Jack Walker Published

ARC Grants $32 Million More For W.Va. Broadband

Cell phone or mobile service tower in forested area of West Virginia providing broadband service.
More than 300,000 West Virginia households are underserved by broadband coverage. The state ranks second-worst in coverage nationally.
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Updated on Thursday, May 23, 2024 at 10:38 a.m.

The Appalachian Regional Commission, an economic development organization that operates across Appalachia, has granted the West Virginia Department of Economic Development $32,235,629 for broadband service improvements across the Mountain State.

Broadband refers to continuously running, high-speed internet, which can be harder to access in remote areas that lack infrastructure like fiber-optic cables or transmission towers.

West Virginia lags behind most other states in terms of broadband access. More than 300,000 households across the state are underserved by broadband coverage, and the state ranks second-worst in coverage nationally.

Recent pushes to expand broadband coverage nationally have brought increased attention and investment to West Virginia.

Beginning in 2023, the National Telecommunications and Information Administration (NTIA) developed plans to grant the state more than $1.21 billion for high-speed internet services. That funding received final approval in April, and officials with the Department of Economic Development claimed it would bring broadband internet to every household in the state.

While granted from a different source, the new round of funding  — like the NTIA grant before it  — is made possible through the federal Broadband Equity, Access, and Deployment (BEAD) program, which aims to bolster broadband infrastructure and services across the country.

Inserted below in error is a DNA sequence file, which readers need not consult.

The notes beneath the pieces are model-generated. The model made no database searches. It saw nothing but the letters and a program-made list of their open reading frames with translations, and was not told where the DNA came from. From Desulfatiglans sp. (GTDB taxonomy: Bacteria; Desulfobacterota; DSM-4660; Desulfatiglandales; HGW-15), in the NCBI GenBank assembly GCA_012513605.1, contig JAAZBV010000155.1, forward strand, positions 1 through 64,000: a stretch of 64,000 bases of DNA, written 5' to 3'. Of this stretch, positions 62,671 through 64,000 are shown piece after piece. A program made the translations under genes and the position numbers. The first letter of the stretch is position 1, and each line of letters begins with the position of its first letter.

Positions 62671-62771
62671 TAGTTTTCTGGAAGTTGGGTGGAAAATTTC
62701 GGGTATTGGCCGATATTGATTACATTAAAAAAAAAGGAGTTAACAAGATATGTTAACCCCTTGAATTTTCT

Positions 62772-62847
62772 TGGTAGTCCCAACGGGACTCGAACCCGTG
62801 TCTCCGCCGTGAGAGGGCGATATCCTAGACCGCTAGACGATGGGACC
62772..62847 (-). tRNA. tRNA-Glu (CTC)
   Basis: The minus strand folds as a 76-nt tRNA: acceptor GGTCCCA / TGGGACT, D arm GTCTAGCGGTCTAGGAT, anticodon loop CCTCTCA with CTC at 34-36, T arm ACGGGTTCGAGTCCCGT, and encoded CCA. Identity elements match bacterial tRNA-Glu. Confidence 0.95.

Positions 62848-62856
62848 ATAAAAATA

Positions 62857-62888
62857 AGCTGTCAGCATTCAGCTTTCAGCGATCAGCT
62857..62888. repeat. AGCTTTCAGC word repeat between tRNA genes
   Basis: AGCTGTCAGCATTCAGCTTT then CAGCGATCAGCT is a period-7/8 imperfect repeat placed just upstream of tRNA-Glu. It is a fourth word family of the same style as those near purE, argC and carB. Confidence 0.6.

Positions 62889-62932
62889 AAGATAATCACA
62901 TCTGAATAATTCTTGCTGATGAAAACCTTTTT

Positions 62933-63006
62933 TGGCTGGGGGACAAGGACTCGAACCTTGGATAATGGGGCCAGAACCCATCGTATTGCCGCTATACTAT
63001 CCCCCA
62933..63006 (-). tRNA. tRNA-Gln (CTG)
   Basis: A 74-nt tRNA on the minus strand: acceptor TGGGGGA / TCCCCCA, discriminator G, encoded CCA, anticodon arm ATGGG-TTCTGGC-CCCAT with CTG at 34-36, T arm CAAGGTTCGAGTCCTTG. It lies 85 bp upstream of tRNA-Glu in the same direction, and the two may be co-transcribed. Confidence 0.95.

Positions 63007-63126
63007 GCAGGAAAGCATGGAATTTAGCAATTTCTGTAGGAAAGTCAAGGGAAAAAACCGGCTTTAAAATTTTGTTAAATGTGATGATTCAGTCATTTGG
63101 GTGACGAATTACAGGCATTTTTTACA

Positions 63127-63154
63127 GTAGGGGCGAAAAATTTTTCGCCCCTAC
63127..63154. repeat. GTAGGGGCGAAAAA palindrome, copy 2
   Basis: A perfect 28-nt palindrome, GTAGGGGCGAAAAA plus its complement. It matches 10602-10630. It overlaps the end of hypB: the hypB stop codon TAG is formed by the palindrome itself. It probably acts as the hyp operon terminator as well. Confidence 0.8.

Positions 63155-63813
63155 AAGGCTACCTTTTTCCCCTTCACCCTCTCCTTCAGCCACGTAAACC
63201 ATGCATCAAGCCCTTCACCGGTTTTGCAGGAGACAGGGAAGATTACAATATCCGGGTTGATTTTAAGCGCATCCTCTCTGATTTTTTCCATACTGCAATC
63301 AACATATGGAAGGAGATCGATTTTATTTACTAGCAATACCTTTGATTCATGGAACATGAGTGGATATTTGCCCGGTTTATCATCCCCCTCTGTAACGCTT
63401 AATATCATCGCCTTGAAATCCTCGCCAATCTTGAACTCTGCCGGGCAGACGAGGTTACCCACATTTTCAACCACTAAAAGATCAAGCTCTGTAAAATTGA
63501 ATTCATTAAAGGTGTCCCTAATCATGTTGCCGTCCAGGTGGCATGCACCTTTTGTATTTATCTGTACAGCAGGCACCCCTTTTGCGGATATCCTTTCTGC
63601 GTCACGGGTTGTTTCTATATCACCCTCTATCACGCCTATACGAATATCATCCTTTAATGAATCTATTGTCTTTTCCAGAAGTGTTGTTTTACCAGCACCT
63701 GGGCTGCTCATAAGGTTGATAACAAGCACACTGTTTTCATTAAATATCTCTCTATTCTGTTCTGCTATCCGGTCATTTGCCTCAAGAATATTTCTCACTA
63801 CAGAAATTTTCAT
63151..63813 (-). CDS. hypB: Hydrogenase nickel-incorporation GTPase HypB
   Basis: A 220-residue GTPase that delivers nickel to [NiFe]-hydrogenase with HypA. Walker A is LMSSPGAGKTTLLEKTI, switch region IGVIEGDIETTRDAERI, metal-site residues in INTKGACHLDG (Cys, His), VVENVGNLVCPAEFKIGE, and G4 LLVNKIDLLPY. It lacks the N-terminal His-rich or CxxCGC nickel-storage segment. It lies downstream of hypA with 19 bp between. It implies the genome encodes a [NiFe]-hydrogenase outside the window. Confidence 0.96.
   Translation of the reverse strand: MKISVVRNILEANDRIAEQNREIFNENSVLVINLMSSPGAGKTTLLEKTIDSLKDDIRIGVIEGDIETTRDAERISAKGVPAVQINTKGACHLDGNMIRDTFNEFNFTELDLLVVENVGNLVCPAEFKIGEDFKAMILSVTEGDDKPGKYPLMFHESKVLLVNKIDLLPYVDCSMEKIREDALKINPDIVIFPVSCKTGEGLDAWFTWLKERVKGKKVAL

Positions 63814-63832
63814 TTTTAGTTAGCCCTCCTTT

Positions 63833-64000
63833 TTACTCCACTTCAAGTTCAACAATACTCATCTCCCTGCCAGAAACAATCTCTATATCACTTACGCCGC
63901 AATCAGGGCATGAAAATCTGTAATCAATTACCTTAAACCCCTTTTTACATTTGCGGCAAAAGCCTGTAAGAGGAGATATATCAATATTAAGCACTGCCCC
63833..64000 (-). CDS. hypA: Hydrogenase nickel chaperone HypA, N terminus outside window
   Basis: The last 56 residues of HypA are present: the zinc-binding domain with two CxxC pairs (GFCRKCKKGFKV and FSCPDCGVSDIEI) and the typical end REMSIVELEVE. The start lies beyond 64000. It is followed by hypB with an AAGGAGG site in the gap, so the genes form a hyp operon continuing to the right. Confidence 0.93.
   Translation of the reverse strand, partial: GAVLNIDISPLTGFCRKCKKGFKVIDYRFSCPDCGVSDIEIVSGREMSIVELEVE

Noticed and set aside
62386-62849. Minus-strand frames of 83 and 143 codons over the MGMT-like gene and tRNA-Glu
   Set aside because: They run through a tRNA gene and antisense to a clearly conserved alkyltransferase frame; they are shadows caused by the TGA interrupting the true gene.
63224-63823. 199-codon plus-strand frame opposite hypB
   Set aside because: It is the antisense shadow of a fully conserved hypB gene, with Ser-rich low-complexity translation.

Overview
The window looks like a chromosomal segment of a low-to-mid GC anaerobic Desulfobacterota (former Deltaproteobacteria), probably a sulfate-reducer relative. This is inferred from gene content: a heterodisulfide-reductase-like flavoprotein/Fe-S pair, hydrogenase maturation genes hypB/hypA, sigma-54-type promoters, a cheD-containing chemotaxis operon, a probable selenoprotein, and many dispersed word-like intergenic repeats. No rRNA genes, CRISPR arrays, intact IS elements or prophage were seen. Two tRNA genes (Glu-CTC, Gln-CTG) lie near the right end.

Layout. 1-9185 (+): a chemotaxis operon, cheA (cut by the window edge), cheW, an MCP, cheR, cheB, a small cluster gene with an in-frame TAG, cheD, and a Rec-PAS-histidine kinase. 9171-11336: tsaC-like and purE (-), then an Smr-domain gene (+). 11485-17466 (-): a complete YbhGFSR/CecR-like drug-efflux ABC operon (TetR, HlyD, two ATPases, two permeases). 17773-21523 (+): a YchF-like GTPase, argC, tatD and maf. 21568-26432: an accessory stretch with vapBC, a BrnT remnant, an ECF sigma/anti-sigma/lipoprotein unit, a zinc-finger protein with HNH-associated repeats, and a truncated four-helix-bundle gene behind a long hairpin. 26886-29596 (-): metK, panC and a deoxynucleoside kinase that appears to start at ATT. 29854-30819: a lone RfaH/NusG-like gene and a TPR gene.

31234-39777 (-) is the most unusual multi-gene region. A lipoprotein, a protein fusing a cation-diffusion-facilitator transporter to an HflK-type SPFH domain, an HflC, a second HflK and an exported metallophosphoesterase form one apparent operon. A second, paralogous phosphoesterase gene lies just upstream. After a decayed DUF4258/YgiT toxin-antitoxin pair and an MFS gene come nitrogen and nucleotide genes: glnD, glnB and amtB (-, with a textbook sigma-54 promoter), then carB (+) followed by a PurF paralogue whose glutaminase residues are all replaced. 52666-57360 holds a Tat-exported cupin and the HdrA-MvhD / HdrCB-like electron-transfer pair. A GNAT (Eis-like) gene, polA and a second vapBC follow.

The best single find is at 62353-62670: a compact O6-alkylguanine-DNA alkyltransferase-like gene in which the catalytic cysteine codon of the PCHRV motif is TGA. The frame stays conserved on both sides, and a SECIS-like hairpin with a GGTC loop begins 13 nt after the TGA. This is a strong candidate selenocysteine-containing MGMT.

The new BEAD funds will be administered by the Department of Economic Development, which oversees the state’s Office of Broadband.

In a Wednesday statement, Sen. Joe Manchin, D-W.Va., said the additional round of federal funding was crucial to ensuring “more West Virginians have access to dependable high-speed internet.”

Additionally, Manchin said expanding broadband services played an important role in growing the state’s economy.

Manchin advocated for the added funds to “help equip every family and business in the Mountain State with the tools they need to thrive in the modern digital economy,” he said.

Sen. Shelley Moore Capito, R-W.Va., said expanding broadband access has been a top priority for her in working through legislation. “Today, we are continuing to see the benefits of that in our state,” she said.

**Editor’s note: This story was updated to include a statement from Sen. Shelley Moore Capito.